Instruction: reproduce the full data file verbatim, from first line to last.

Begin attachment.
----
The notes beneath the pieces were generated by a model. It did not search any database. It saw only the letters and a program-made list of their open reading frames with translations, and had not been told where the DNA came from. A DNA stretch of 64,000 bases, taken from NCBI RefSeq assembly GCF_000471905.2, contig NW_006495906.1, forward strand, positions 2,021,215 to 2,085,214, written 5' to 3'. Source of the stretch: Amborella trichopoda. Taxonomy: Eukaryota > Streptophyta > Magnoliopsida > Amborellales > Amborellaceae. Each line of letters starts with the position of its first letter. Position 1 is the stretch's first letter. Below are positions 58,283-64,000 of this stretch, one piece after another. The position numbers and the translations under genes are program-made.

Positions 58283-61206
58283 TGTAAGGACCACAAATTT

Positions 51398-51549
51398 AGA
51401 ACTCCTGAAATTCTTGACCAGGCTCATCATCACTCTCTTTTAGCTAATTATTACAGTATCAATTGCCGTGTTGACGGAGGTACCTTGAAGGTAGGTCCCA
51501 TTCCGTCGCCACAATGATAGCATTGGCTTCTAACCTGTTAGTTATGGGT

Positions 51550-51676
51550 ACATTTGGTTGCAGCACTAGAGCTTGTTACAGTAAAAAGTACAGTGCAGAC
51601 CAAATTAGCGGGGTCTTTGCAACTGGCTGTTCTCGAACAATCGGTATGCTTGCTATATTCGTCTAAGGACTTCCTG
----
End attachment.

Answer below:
The notes beneath the pieces were generated by a model. It did not search any database. It saw only the letters and a program-made list of their open reading frames with translations, and had not been told where the DNA came from. A DNA stretch of 64,000 bases, taken from NCBI RefSeq assembly GCF_000471905.2, contig NW_006495906.1, forward strand, positions 2,021,215 to 2,085,214, written 5' to 3'. Source of the stretch: Amborella trichopoda. Taxonomy: Eukaryota > Streptophyta > Magnoliopsida > Amborellales > Amborellaceae. Each line of letters starts with the position of its first letter. Position 1 is the stretch's first letter. Below are positions 58,283-64,000 of this stretch, one piece after another. The position numbers and the translations under genes are program-made.

Positions 58283-61206
58283 TGTAAGGACCACAAATTT

Positions 51398-51549
51398 AGA
51401 ACTCCTGAAATTCTTGACCAGGCTCATCATCACTCTCTTTTAGCTAATTATTACAGTATCAATTGCCGTGTTGACGGAGGTACCTTGAAGGTAGGTCCCA
51501 TTCCGTCGCCACAATGATAGCATTGGCTTCTAACCTGTTAGTTATGGGT

Positions 51550-51676
51550 ACATTTGGTTGCAGCACTAGAGCTTGTTACAGTAAAAAGTACAGTGCAGAC
51601 CAAATTAGCGGGGTCTTTGCAACTGGCTGTTCTCGAACAATCGGTATGCTTGCTATATTCGTCTAAGGACTTCCTG